By T.T. Stern-Enzi

1  “Zero Dark Thirty” (Kathryn Bigelow)

A tough no-nonsense shooter with an eye for clarity hooks up with a top-notch journalist intent on capturing the true essence of the story (which isn’t necessarily the “truth” in an idealized sense) and first we get “The Hurt Locker,” a Best Picture/Director combo winner (along with a screenplay Oscar to boot) that marks a first for a woman at the helm. Kathryn Bigelow’s aim is even truer in “Zero Dark Thirty,” a story that is as much about her (and the plight of strong-willed women) as it is about the search for Osama bin Laden.

2  “Beasts of the Southern Wild” (Benh Zeitlin)

At the time of its release, I compared this film to the work of Toni Morrison, maybe if she had written “Where the Wild Things Are” with a young black female protagonist (Quvenzhané Wallis), but that description fails to account for the phenomenon that is at the center of this film. She is lightning in a bottle, wild and wise beyond her years and the film has the good sense to tag along for the ride with her.

3  “Moonrise Kingdom” (Wes Anderson)

Wes Anderson has, for most of his career, been a filmmaker I’ve respected rather than loved. I knew he was smart, but he never made me feel a damned thing. That is, until “The Fantastic Mr. Fox.” Funny, right? An animated children’s story that, to be accurate, really isn’t a children’s story based upon what we normally feed our kids onscreen. But, somehow, he and this marvelous movie touched me and then he came right back at me with “Moonrise Kingdom,” this time with children as the main protagonists. Once again though, these weren’t regular screen kids. This was Terence Malick’s “Badlands” as performed by pre-teens and it is a heavenly treat to behold.

4  “Argo” (Ben Affleck)

That Ben Affleck has charmed the pants off me with his work behind the camera. “Gone Baby Gone” translates a standard thriller from crime fiction writer Dennis Lehane, but thanks to an ending that departs simply (and quite profoundly) from what was written on the page, Affleck’s film is so much better. With “The Town,” he raised the stakes for himself and, while not eclipsing Michael Mann’s “Heat,” proved that he was a sharp shooter. “Argo” is a home run that flies high (higher than his two previous films) without swinging for the fences.

5  “The Master” (Paul Thomas Anderson)

Can we all stop talking about Scientology in regards to this film, please? To do so ignores the far more mythic aspect of this story about the transition from the Old World gods to the rise of New Age men eager to replace them, which is far more interesting than anything L. Ron Hubbard was peddling. Plus, such empty musings distract us from the totally appropriate craziness of Joaquin Phoenix’s work here that is like watching the loony cousin of Daniel Day Lewis’s Daniel Plainview from “There Will Be Blood.”

6  “Rust and Bone” (Jacques Audiard)

I love Marion Cotillard. She plays a character who loses her legs here, in a horrific accident and becomes a fuller, more beautiful woman. What more do I need to say? Okay, I can add a more than healthy admiration for the gently menacing Matthias Schoenaerts from “Bullhead.” He is everything that we’ve come to love about Tom Hardy – minus the Bane mask. Wait until Christopher Nolan hooks up with him.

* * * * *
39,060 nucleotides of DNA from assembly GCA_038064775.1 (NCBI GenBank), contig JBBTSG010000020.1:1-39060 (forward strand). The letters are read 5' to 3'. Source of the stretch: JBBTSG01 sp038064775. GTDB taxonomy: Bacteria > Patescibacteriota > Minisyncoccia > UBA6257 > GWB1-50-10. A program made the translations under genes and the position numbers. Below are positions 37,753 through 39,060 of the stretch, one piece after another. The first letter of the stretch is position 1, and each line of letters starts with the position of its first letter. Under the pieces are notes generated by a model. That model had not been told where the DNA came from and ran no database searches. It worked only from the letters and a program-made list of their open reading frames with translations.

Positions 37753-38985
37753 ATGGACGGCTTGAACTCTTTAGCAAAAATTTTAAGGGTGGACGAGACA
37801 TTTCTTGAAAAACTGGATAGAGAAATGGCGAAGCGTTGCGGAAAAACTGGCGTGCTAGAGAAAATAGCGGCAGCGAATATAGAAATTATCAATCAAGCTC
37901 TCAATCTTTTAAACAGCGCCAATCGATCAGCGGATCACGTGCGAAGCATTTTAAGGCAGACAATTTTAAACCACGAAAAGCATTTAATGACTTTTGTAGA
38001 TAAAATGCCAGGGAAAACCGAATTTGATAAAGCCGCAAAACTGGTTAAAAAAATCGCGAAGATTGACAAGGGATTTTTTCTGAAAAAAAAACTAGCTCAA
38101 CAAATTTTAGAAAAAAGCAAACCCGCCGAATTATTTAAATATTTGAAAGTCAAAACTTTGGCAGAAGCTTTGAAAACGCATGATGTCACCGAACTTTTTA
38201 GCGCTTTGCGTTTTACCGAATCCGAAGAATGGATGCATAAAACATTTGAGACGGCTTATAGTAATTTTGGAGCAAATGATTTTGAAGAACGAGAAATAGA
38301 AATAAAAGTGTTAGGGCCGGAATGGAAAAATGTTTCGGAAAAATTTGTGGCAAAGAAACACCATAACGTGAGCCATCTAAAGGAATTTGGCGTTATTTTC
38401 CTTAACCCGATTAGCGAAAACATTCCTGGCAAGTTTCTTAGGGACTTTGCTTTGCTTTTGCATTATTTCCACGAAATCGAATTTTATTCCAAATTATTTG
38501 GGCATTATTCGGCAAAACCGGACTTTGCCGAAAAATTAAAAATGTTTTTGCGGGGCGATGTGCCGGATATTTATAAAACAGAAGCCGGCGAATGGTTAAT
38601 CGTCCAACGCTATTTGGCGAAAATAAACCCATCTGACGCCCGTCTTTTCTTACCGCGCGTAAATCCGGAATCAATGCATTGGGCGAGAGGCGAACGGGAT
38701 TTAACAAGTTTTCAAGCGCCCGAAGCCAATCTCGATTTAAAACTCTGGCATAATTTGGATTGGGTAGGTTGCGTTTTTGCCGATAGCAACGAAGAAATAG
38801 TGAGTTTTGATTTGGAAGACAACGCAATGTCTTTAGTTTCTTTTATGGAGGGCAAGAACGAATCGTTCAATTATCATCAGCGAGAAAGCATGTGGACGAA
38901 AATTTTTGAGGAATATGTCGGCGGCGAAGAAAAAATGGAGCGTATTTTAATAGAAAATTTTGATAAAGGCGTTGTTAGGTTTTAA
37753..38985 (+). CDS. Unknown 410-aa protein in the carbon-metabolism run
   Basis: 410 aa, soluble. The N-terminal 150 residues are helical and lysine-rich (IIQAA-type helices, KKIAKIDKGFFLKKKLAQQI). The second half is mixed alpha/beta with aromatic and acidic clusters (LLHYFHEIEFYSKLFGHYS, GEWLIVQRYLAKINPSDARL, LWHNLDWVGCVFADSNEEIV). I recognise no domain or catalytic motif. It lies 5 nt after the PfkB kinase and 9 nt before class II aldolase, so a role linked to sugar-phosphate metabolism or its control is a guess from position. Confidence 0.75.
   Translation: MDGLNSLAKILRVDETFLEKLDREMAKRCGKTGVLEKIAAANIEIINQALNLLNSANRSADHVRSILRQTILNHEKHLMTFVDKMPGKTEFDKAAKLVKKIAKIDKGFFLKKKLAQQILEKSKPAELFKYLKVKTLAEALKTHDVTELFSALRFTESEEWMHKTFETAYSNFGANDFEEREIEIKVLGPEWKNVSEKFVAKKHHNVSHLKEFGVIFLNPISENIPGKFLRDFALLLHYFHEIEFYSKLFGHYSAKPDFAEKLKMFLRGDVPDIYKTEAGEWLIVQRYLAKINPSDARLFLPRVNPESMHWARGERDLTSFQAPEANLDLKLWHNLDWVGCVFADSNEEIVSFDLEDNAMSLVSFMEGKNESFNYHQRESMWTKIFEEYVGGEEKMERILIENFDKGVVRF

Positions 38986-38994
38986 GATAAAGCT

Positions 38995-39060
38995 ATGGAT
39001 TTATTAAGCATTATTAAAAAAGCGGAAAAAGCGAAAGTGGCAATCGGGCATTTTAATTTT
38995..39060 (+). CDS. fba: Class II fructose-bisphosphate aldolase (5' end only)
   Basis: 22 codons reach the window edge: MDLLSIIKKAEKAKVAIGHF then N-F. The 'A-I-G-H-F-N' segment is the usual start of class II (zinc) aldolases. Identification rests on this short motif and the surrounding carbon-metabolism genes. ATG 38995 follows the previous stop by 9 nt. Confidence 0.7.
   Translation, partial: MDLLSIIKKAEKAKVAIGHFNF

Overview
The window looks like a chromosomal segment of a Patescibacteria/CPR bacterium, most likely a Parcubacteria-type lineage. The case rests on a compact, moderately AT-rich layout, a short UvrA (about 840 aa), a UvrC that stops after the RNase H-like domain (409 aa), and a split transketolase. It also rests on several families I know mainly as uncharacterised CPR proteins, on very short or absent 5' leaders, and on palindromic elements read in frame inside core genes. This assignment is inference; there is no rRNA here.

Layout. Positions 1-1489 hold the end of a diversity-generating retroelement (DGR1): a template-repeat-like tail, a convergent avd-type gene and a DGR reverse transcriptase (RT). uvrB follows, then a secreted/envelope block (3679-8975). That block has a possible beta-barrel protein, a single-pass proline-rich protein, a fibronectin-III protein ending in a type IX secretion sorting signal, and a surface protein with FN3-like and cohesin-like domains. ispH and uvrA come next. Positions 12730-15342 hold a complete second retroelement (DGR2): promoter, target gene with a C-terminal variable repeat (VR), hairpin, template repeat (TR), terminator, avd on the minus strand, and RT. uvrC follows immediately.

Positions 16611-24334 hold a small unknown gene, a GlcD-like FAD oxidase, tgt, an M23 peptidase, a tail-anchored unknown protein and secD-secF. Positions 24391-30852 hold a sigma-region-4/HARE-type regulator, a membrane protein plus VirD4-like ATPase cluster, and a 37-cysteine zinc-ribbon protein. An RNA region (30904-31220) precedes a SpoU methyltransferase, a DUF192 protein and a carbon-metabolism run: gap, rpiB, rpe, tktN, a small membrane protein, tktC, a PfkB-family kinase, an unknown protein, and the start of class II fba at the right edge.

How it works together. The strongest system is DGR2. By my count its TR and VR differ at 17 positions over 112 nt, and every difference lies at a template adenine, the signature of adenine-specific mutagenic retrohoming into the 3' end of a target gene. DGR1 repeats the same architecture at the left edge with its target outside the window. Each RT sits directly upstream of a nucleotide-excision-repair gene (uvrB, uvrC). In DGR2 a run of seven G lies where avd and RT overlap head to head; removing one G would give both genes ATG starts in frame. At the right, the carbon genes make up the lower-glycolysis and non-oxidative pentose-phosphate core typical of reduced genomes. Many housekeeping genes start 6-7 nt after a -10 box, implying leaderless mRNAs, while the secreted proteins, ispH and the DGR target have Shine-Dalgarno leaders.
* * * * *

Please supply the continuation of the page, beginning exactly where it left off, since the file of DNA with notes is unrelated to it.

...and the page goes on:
7  “Anna Karenina” (Joe Wright)

The whole world’s a stage – I get it – and I love that this film made that stage far more real than many of the scenes that drifted across the screen this year that were rooted in something that was supposed to resemble the real world. This whirling, twirling dance of love – Russian-style – featured grace (Keira Knightley) and quiet reserve (Jude Law) in equal measure, enough to set hearts afire.

8  “Middle of Nowhere” (Ava DuVernay)

I never knew what I was missing until I purposefully walked into the TIFF screening of Ava DuVernay’s feature about a truly, magnificently strong black woman (Emayatzy Corinealdi) trying to hold onto the love for her imprisoned man, in the face of an extension of his sentence and the arrival of a new lover who is available and present to her needs, to become the woman of her dreams. Forget black and white. This is the kind of story that reaches deep into your chest and massages your aching heart.

9  “Hyde Park on Hudson” (Roger Michell)

While watching Bill Murray as FDR, I experienced an epiphany of epic proportions. I’ve come to realize that Murray is the flipside of the acting coin to Daniel Day-Lewis. Both guys are brilliant performers – and as FDR, we are presented with a masterful embodiment of political and personal persuasion – who disappear in between roles, but Murray teaches us, by example, to live it up. God bless him!

10  “Silver Linings Playbook” (David O. Russell)

“Winter’s Bone” showcased the fierce presence of John Hawkes and then signaled that maybe I should keep an eye on Jennifer Lawrence, but to be honest, she was too young to attract my full and undivided attention. “Like Crazy” turned my head a bit more (moreso than “The Hunger Games,” which didn’t hit the target for me, sorry), although she still hadn’t become a thing of real adult yearning. Now, though, she’s the silver lining in “Silver Linings Playbook,” deservedly so because she helps make a man of Bradley Cooper’s pretty boy.